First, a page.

The EDM poses several advantages over the pulmonary artery flotation (PA) catheter, the primary bedside device used to determine cardiac output. Unlike the invasive PA catheter, the EDM does not require percutaneous insertion, which can be complicated by pneumothorax or arrhythmia. The EDM does not rely on an indwelling catheter that has obvious infectious risks. An EDM may yield more accurate hemodynamic data than a PA catheter in patients with cardiac valvular lesions, septal defects, arrhythmias, or pulmonary hypertension. Also, the continuous cardiac output display is less labor intensive than PA catheters (there are no injections of a thermal indicator, which are subject to error), and may thereby stimulate quicker responses to hemodynamic disturbances than intermittent cardiac output monitoring devices. Conceivably, the EDM could be used on standard hospital floors for patients whose therapy might benefit from cardiac assessment without the delay and cost associated with an ICU transfer.
The primary disadvantage of the EDM is that the device may sometimes lose its wave form with only a slight positional change and render dampened, inaccurate readings. Additionally, because some manipulation is frequently required to achieve the optimal wave form necessary for accurate data, great potential exists for misinterpretation of the readings by the inexperienced health care worker.29
A small amount of literature has detailed the clinical use and accuracy of the EDM.30,31 Its primary use will be in the operating room and in the ICU. In cardiac surgery, the device has been shown to assist in optimizing gut perfusion in conjunction with a gastric tonometer and to decrease perioperative complications.32 Similarly, the EDM has proven a beneficial device for perioperative monitoring as a means to decrease morbidity in elective femur fracture fixation in a prospective, randomized trial.33 This device has also been proven capable of yielding beneficial information for treatment of sepsis in humans.34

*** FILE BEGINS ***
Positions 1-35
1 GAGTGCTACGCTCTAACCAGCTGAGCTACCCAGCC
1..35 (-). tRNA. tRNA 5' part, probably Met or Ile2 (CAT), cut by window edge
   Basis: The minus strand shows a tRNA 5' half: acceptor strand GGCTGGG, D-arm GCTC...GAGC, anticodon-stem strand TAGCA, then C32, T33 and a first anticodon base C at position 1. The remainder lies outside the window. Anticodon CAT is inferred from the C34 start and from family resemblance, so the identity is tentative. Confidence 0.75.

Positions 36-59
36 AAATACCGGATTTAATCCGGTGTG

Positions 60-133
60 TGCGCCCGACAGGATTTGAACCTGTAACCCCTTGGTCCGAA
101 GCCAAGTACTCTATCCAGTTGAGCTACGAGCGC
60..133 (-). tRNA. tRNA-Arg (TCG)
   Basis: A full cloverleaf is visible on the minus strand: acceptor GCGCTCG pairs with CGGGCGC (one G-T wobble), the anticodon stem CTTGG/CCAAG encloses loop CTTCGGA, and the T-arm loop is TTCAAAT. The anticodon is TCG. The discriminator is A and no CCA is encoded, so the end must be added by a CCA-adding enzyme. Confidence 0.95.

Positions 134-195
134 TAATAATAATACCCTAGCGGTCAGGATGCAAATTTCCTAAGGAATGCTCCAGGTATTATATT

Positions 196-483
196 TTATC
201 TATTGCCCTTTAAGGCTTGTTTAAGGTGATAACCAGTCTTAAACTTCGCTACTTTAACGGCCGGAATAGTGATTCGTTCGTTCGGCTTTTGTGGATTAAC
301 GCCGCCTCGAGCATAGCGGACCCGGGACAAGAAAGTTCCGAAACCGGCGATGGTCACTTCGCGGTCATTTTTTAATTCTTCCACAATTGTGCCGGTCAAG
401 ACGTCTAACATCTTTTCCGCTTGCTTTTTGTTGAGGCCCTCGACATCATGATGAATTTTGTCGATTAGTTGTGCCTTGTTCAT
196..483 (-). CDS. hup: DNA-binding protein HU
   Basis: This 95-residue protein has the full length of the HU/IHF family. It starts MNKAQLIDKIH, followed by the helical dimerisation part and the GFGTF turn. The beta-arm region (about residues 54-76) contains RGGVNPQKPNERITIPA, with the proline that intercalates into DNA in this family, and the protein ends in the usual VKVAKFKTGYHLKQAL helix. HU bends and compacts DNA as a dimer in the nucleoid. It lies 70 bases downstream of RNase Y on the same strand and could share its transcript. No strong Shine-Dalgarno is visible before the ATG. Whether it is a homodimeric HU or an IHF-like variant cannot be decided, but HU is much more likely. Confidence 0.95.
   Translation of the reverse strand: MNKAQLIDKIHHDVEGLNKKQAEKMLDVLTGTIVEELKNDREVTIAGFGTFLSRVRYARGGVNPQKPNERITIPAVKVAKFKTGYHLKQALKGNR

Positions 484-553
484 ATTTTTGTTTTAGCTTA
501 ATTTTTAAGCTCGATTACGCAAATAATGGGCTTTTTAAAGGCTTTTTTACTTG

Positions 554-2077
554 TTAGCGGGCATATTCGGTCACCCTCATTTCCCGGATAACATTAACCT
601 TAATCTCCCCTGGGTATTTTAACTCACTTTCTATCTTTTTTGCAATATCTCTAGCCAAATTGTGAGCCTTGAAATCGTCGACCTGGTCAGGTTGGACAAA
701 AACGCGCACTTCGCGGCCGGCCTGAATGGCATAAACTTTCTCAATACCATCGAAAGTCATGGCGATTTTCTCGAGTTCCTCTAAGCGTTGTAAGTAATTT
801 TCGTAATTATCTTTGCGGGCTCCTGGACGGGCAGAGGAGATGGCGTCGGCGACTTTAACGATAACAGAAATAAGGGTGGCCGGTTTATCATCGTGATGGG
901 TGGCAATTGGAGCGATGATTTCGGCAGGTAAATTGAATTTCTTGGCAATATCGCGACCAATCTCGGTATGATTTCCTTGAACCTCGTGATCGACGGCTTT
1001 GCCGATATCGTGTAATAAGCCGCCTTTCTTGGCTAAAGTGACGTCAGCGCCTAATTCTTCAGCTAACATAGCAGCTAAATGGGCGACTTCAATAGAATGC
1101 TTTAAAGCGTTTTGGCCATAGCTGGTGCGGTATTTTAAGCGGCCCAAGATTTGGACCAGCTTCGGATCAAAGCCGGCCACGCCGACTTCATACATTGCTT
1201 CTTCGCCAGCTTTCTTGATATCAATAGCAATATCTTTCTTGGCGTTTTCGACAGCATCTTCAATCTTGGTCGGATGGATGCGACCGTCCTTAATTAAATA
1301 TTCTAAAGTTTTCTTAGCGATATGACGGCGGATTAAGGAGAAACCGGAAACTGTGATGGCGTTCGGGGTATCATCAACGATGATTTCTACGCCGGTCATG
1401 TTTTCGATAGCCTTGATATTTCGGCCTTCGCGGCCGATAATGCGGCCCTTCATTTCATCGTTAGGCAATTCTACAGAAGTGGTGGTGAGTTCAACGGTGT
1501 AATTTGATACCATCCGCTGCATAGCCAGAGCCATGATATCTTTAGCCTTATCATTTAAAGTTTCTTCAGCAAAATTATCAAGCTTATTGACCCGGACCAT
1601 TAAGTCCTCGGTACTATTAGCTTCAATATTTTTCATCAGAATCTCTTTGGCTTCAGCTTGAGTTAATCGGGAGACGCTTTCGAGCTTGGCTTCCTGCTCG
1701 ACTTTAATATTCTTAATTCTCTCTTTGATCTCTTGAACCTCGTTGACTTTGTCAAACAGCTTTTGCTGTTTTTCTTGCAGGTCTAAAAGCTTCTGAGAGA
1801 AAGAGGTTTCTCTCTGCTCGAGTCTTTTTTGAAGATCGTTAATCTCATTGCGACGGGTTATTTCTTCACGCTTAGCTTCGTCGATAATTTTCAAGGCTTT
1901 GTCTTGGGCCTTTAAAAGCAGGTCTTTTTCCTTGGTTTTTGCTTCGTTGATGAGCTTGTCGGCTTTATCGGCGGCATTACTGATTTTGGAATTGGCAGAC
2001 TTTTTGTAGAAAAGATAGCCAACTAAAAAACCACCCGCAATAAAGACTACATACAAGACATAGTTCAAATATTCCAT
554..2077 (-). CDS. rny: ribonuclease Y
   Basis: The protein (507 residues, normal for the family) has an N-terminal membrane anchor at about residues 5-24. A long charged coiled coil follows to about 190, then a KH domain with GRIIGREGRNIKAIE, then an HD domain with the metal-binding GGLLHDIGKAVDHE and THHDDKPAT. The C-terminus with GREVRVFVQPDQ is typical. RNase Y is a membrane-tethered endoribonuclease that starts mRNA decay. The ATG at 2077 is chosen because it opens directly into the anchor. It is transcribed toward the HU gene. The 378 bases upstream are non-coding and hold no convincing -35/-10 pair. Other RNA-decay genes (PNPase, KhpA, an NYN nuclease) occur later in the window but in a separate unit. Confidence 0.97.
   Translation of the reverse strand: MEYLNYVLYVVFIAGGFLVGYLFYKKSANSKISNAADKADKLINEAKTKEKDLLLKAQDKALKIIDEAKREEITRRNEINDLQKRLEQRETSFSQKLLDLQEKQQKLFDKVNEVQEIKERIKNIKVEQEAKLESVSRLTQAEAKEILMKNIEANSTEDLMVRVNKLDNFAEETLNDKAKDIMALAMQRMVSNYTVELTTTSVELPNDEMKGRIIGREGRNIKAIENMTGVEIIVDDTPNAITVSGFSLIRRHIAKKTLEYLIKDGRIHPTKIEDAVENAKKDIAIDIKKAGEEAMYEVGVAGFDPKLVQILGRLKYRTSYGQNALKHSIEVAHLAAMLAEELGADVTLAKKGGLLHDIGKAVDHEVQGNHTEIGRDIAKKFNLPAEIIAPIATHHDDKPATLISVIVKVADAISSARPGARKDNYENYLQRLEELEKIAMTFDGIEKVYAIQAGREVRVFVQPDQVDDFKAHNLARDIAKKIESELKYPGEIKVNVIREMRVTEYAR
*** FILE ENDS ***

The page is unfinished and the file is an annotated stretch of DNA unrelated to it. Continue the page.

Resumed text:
Further experience with the EDM is necessary before it can be considered equivalent to the PA catheter as a monitoring device, especially because familiarity with the EDM seems crucial for its proper use. Nonetheless, as a perioperative and critical care monitoring device, it may develop into a widely used tool.
Thoracic bioimpedance cardiac output monitoring systems are being developed for clinical use. This noninvasive device gains information from topical electrodes placed on the anterior aspect of the chest and neck that estimate cardiac output by incorporating a modified form of the Kubicek equation and by estimating the left ventricular systolic time interval based on time-derivative bioimpedance signals. The time for the system to provide values is approximately 2 to 5 minutes from initial lead placement and activation.35
The cardiac outputs gained from the bioimpedance device have been correlated with those of the PA catheter in animal models and clinical trials. Compared with conventional thermodilution in a healthy porcine model,36 the bioimpedance system correlated accurately over a wide range of cardiac outputs in 199 measurements with an r of 0.87. In another study, this device was compared with a standard thermodilution monitor as a perioperative monitor for 23 adults undergoing extensive oncologic surgery.37 The correlation coefficient between the 2 methods was 0.89. Finally, in a large multicenter study of emergency department patients, the bioimpedance system was found to correlate with thermodilution, with an r of 0.85 over 2192 simultaneous measurements.35